Archives for September 2012

Addison’s Disease and Pregnancy

What are some implications for pregnancy with Addison’s disease? Among the many autoimmune diseases, Addison’s stands out as one with an often delayed diagnosis and an explanation that may not be entirely clear to patients. This is because its symptoms are sometimes vague (fatigue, weakness, weight loss, nausea) and it is relatively rare. Also, it affects an unfamiliar but essential

Effects of Alcohol on Autoimmune Conditions

It’s widely acknowledged that alcohol consumption causes damage to your pancreas, liver and other organs, but it also has a variety of effects on your natural defenses. For example, alcohol reduces cough and mucociliary clearance from your lungs, which increases the risk of pneumonia, bronchitis and other respiratory conditions. Alcohol also suppresses inflammatory mediators that help fight infection, making such

Restful Sleep and Improving Autoimmune Symptoms

Fatigue and non-restful sleep are a common and often debilitating components of autoimmune disease and fibromyalgia/chronic fatigue syndrome. In fact, sleeping problems are considered reliable warning signs for a variety of autoimmune conditions. Some researchers believe that long-term disruption of normal sleep cycles (for many weeks or months) may actually trigger autoimmune conditions such as fibromyalgia and chronic fatigue syndrome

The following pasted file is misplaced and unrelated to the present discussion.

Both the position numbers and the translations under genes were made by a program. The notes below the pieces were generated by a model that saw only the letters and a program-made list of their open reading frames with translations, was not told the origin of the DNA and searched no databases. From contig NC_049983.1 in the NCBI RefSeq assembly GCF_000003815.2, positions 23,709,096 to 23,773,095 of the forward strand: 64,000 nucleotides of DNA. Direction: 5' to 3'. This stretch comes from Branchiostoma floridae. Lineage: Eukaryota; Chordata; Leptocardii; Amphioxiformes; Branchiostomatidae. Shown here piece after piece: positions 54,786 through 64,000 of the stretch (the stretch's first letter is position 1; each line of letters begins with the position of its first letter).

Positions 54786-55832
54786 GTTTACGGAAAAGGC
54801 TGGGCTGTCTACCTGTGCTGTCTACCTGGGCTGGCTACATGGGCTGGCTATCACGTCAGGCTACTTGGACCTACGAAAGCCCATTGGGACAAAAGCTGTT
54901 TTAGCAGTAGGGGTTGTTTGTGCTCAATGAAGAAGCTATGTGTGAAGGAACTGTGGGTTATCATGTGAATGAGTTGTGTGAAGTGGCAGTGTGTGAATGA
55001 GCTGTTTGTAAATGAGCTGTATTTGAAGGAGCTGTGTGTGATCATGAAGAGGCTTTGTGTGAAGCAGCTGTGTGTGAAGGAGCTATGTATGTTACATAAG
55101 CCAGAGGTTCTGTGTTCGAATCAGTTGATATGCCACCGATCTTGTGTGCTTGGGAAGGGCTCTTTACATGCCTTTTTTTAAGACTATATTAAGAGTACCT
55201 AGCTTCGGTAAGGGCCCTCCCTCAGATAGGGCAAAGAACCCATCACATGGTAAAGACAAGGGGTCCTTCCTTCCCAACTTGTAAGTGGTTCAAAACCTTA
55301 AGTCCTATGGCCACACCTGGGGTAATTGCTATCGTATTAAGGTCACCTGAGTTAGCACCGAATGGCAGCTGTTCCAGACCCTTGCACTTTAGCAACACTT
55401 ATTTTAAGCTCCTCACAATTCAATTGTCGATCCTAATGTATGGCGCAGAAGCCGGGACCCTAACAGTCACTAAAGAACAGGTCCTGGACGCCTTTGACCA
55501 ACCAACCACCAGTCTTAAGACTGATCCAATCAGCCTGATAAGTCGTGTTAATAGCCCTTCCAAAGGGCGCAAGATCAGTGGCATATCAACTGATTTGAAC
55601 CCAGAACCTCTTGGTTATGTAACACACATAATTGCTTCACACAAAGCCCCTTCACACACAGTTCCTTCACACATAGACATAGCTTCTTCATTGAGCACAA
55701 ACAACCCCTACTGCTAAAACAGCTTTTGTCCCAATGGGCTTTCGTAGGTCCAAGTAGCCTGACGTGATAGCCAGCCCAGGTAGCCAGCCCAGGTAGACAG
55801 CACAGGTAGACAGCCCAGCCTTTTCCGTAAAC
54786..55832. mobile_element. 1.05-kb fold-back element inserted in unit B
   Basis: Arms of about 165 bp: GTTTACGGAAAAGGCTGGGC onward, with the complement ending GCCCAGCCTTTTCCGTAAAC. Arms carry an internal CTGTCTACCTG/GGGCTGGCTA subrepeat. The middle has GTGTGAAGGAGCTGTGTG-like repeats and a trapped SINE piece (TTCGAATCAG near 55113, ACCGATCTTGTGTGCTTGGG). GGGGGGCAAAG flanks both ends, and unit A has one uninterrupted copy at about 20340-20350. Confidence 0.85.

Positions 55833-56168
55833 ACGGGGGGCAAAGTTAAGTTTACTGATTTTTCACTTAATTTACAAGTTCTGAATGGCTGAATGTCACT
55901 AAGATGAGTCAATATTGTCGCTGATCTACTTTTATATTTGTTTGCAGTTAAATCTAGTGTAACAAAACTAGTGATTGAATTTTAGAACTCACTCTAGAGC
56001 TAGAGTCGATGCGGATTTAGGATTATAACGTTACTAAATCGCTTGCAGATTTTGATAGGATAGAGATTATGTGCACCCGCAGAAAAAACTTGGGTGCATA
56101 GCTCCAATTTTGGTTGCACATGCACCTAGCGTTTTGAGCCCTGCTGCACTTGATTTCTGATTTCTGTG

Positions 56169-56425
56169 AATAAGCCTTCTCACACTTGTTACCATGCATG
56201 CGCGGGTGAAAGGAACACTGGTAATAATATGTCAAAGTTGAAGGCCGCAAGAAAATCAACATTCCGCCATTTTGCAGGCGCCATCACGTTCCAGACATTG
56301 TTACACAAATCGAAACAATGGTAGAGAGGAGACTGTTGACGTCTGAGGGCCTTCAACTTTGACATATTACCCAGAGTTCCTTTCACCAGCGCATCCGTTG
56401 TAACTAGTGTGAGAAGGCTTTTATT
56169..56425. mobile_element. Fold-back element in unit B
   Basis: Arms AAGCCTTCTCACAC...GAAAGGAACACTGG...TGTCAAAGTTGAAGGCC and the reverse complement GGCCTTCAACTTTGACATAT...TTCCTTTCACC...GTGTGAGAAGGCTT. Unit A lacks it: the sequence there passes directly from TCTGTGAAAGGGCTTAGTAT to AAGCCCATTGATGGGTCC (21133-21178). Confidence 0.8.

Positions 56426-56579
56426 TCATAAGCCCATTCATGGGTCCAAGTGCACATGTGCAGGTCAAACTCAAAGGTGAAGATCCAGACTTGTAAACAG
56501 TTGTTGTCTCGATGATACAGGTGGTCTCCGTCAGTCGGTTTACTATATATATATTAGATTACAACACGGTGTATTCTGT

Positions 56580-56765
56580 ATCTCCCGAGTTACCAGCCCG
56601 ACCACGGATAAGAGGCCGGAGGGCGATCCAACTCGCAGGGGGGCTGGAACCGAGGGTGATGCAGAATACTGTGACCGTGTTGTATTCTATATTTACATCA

Thyroid Hormone Levels: T4, T3, T2, and T1

Your thyroid gland, which is situated in the lower front part of your neck, produces hormones that play a role in a variety of functions throughout the body, and impact many other hormones outside the thyroid. The two main states of dysfunction seen in thyroid conditions are called hyperthyroidism (too much hormone) and hypothyroidism (too little), and can be induced

Reducing Gluten and Lectins to Calm Autoimmune Symptoms

Gluten and lectins are plant compounds found in wheat, barley, rye, (gluten) legumes and potatoes (lectins).  In some people, and perhaps many people, gluten and lectins cause intestinal damage and inflammation, which can eventually lead to celiac disease.  While gluten has long been implicated in celiac, the theory of lectin-induced damage is in its infancy.  Nonetheless, some speculate that damage